By Alan Gionet
GOLDEN, Colo. (CBS4)– It’s a complicated formula for calculating the severity of earthquakes. But we get it… kind of. Still, it has generally served us well: 5.4, 6.2, 8.0, 9.1. You get the point.
“Magnitude is not a good predictor of damage,” said the USGS’s scientist in charge, Dr. Harley Benz.
But the media continues to pass along numbers from the USGS variation of the Richter scale called the “Moment Magnitude Scale” to convey an earthquake’s power because frankly, it’s something we all know. There is the whole issue of it increasing in magnitude exponentially (6.0 is not a tenth greater than 5.0, it’s actually over 30 times stronger – 7.0 is actually a thousand times stronger than 5.0).
The killer earthquake this week in Italy registered a 6.2. The USGS reported one the same day in Myanmar at 6.8. The one in Myanmar hit a more populated area. Which one caused more damage and fatalities? Italy. That’s because the earthquake in Myanmar was far deeper.
“In this part of Italy, earthquakes are shallow,” said Benz.
There are all kinds of ways to describe earthquakes. The big earthquake in Alaska in 1964, which was a magnitude of 9.2, was said to be as powerful as millions of atomic bombs. That’s not really a great yardstick, since earthquakes don’t blow things up. We know with the moment magnitude scale that something over 7.0 is starting to get big. That’s about all.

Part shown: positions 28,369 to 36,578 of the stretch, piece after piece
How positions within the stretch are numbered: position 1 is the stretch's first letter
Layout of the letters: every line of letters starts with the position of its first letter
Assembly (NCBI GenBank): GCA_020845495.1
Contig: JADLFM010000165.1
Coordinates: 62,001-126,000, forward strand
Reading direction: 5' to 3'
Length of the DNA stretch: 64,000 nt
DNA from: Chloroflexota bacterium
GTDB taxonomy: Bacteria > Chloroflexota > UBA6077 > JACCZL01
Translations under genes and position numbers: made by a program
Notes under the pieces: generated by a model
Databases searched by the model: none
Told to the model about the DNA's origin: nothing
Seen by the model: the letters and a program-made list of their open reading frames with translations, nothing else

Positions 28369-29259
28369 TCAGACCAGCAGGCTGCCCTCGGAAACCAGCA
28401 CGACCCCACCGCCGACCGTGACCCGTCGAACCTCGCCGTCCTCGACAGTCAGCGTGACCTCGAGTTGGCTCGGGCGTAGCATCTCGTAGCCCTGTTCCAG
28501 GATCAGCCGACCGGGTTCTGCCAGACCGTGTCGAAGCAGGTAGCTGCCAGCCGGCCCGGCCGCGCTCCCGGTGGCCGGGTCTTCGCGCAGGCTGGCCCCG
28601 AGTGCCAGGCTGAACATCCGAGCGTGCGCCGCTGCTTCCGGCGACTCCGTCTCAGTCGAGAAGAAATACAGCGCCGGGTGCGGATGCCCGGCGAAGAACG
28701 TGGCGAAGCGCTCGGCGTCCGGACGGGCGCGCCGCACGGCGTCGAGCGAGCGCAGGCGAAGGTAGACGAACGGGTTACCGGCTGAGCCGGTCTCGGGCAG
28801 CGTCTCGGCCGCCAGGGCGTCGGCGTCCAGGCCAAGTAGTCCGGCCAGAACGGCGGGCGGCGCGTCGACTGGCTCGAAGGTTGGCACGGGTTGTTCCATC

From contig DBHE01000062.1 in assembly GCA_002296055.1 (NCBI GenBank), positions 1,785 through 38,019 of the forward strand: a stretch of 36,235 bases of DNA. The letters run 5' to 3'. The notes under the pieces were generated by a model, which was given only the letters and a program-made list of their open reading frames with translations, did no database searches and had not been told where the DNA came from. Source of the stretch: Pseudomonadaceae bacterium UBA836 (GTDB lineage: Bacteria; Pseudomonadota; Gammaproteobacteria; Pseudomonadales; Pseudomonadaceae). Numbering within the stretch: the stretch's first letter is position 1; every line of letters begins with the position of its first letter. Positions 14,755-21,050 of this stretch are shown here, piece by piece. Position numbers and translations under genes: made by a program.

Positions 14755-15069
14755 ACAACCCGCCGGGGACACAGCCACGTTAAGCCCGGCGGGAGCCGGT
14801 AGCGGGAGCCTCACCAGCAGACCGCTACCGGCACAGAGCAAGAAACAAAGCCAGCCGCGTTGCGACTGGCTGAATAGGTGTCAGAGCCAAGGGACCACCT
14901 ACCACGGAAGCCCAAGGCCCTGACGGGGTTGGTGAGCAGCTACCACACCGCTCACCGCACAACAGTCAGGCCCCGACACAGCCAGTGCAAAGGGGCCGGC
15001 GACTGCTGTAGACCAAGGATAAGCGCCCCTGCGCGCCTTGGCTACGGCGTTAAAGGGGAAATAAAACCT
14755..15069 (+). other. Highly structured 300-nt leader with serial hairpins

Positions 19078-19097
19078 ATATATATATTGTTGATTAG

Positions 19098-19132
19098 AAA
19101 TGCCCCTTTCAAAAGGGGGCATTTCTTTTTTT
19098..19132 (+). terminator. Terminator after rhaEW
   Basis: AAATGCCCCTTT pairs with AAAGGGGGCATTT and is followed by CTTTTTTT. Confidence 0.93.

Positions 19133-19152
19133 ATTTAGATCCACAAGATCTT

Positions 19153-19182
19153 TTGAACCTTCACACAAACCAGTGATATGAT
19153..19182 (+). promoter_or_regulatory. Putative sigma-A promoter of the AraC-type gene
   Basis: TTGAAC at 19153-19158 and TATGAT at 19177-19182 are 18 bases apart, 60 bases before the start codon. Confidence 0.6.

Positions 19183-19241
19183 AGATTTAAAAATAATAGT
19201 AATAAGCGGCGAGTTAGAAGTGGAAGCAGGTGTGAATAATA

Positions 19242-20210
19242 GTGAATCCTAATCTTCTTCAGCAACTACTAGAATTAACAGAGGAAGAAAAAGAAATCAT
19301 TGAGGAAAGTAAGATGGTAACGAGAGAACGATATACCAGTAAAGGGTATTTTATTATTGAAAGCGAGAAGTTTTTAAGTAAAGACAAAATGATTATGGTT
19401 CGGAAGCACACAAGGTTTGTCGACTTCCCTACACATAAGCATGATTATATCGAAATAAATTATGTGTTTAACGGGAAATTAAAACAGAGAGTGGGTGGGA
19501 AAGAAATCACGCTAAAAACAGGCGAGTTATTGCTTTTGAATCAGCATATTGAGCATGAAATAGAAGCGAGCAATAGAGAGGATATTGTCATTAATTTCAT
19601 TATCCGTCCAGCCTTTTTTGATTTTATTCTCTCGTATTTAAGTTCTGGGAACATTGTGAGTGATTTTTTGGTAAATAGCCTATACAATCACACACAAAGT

The USGS also has something called the “Modified Mercalli Scale.” It measures shaking. The maps available on the USGS website show colored lines around epicenters that show shaking. The scale is in Roman numerals I through X.
“The different lines are the intensity of the shaking, so when you have these orange lines that means intensity, very severe shaking that would have been felt, people would have had difficult standing up,” said seismologist Dr. Gavin Hayes about the earthquake in Italy.
It had orange lines around the worst hit areas, showing a level eight of shaking. That is considered “severe.” A map of the earthquake in Myanmar showed shaking at a level five, considered, “moderate” (after review.)
Level one is “not felt,” level 10 is “extreme.”
“These intensities are a better measure of how the ground shook,” said Benz.
They aren’t the only data released by the USGS. They also release a “pager” which includes a mixture of the shaking, population density and the types of structures. On that page, the USGS noted in almost right away after the Tuesday earthquake that it estimated fatalities would be between 100 and 1,000, and the amount of economic loss would likely be between one billion and 10 billion.
We are still a long way from predicting earthquakes, but we’re now closer to a better measurement of their strength.